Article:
Jason Bird, 2018-19
The fellowship provided me with the resources and support to experiment with new ideas in the classroom, which allowed me to creatively explore new directions in my research and teaching. This year, I developed new classroom techniques aimed at enhancing students’ empathy along with new research to assess the effectiveness of those classroom techniques. The fellowship also encouraged my engaging with an expanded network of colleagues who helped bring fresh perspectives to my areas of interest. This experience was a perfect post-tenure opportunity to refresh my research ideas and rekindle my academic passions, both inside and outside the classroom!
Audrey Redding-Raines, 2019-20
Ian Watson, 2019-20
American Studies; Arts, Culture & Media
The P3 Collaboratory's Scholar-in-Residence fellowship is a wonderful opportunity for those interested in taking time to think about ways in which they can bring together three of our challenges as teachers and faculty members at RU-N: professional development, teaching, and research. As I see it, the fundamental challenge the P3 presents faculty is how to be the best version of yourself for the benefit of the young people we serve.
Ramona Ross, 2020-21
The Scholar-in-Residence role has been one of the best professional development experiences I have had in my career. This role has given me the opportunity to work on a passion project, which supports underrepresented students who want to pursue clinical work in psychology. Having the support of P3 demonstrated to other entities in my field that the issue at hand was crucial and encouraged them to get involved as well. With the support of the P3, we successfully applied to grants within our first year. This role has also allowed me to connect with professionals across various disciplines, who are passionate about diversity, equity, and inclusion work.
Patricia Akhimie, 2020-21
When I took up the Scholar-in-Residence fellowship in early 2020, in the midst of the pandemic, I hoped to build support for other faculty members struggling to balance childcare with research and writing at a particularly challenging time. It was beyond gratifying to make connections with more than 90 other faculty members at Rutgers-Newark who identify as caregivers. Yet what has made this experience a career-changing one has been the opportunity to better understand and to proactively define the relationship between my own roles as caregiver, educator, and scholar, and my commitment to faculty development. I have deeply appreciated all I have received at P3 in the form of mentorship, advocacy, and logistical support.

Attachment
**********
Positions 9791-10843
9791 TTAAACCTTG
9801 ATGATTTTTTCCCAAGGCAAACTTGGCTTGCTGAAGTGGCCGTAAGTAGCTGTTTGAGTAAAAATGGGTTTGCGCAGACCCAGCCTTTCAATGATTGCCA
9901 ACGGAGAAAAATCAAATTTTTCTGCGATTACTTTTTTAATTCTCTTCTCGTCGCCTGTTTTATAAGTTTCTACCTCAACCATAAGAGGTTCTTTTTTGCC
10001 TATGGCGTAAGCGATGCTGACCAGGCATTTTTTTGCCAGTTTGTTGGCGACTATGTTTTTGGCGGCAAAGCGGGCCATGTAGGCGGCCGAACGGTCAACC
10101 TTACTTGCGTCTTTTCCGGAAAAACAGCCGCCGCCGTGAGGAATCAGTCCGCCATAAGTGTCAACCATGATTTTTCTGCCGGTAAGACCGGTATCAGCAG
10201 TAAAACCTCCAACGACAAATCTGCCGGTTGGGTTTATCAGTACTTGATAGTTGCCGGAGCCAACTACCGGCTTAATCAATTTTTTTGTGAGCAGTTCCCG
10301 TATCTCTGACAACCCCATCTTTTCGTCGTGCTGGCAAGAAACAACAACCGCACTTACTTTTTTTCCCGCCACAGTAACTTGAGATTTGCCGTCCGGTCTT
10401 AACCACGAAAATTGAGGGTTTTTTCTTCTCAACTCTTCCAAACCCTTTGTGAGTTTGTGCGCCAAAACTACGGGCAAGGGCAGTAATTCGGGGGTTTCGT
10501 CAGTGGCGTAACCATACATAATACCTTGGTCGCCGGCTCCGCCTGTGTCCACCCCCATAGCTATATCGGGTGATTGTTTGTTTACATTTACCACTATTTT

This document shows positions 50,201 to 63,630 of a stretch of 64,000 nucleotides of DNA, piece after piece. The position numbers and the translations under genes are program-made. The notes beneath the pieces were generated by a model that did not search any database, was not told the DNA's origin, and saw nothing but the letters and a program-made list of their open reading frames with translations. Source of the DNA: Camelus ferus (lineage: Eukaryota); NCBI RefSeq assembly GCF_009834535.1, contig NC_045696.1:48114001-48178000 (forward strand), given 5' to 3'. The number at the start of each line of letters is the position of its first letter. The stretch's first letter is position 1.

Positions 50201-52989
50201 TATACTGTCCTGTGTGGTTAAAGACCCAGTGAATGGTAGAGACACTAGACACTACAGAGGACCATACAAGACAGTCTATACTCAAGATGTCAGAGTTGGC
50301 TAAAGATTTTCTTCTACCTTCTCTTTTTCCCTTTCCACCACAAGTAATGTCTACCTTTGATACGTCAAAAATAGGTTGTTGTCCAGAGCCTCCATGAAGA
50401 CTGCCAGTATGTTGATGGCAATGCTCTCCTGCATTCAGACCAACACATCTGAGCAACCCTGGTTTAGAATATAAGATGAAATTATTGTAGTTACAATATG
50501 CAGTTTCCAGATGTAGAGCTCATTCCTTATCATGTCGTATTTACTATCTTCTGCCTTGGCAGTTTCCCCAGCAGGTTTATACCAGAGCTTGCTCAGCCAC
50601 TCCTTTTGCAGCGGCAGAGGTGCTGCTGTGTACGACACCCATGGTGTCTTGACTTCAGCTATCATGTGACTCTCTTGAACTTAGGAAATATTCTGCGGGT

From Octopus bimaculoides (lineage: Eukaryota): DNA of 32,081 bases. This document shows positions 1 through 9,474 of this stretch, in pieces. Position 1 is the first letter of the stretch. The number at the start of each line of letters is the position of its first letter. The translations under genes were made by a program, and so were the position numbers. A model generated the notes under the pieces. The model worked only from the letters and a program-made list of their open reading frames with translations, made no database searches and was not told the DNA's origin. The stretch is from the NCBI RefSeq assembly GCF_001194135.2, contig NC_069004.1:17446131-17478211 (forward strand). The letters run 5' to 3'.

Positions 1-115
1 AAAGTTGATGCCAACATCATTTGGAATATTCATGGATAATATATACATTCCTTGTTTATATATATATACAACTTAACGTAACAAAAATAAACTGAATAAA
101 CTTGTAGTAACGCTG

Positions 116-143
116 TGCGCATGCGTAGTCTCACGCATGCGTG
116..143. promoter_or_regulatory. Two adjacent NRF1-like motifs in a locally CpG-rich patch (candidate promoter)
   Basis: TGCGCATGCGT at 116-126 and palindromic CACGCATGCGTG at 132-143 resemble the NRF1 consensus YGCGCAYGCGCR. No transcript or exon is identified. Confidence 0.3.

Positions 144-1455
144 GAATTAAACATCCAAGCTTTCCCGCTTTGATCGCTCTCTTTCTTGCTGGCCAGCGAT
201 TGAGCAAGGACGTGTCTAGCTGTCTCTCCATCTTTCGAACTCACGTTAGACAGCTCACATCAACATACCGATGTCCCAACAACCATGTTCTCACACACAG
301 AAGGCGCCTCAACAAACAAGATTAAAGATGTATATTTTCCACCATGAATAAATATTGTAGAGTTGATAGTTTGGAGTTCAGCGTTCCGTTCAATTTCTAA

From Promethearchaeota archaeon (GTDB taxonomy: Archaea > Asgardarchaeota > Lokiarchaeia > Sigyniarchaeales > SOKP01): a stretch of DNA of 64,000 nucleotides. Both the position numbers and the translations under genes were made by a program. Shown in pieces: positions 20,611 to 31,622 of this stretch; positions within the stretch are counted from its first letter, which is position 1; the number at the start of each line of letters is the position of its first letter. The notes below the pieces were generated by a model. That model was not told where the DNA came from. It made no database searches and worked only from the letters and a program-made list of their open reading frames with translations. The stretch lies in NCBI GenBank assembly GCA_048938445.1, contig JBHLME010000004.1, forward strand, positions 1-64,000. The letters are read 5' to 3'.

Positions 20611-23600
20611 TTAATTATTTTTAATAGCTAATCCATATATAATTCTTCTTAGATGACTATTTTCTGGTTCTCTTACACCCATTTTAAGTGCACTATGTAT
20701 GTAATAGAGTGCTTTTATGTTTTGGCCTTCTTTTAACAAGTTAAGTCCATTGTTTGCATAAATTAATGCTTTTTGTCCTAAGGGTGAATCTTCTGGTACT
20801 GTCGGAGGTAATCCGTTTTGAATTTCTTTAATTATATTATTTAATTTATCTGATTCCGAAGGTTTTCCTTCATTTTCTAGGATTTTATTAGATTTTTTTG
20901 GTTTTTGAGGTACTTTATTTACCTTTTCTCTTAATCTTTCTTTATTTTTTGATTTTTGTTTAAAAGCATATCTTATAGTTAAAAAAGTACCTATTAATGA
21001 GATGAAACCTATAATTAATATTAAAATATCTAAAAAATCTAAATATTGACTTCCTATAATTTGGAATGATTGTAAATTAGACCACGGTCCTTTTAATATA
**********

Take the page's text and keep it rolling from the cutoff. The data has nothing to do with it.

Courtney Sobers, 2021-22
The Scholar-in-Residence Fellowship’s greatest feature was the inclusion of time with the support of staff and educators to regularly talk through complex teaching issues. That time allowed me to deeply think about how my development as Teaching Track faculty can be beneficial to not only my department but also Rutgers-Newark. As a result, I ran a course introducing students at all levels to education-based research by practitioners and research faculty. I also made significant progress towards a campus learning community focused on exploring alternative assessment strategies and implementing a STEM specific training around inclusive teaching practices for teaching assistants. It even helped me identify accessibility concerns with my plans to incorporate AR/VR in my classes. I deeply appreciated that the fellowship allowing me the space to safely learn (even through failure) in community with other instructors and faculty.
Jamie Gorman, 2022-2023
My project is dedicated to redesigning the course "Psychology of Sexual Orientation." I plan to incorporate high-impact practices and active learning techniques to help students build critical thinking skills, advocate for people with marginalized gender and sexual identities, and broaden awareness of career opportunities that relate to LGBTIQ+ psychology.
Luke Greeley, 2022-2023
Supply Chain Management
My project is two-fold. First, to enhance the curriculum of the Business Forum, a professional development and skill-building course, and possibly develop a model of professional development courses for other Rutgers schools and units to adopt. Second, to develop and execute a research study which explores psychological interventions in the classroom to help students improve performance by ‘priming’ the value of diverse personality attributes and intelligences through values-affirmation exercises.
Diane Jammla, 2022-2023
I am applying for grants to create pathways for underrepresented minority students in physics. This funding will support the new Physics Education Research Group at Rutgers, Newark, which seeks to provide cutting edge physics education in urban public institutions.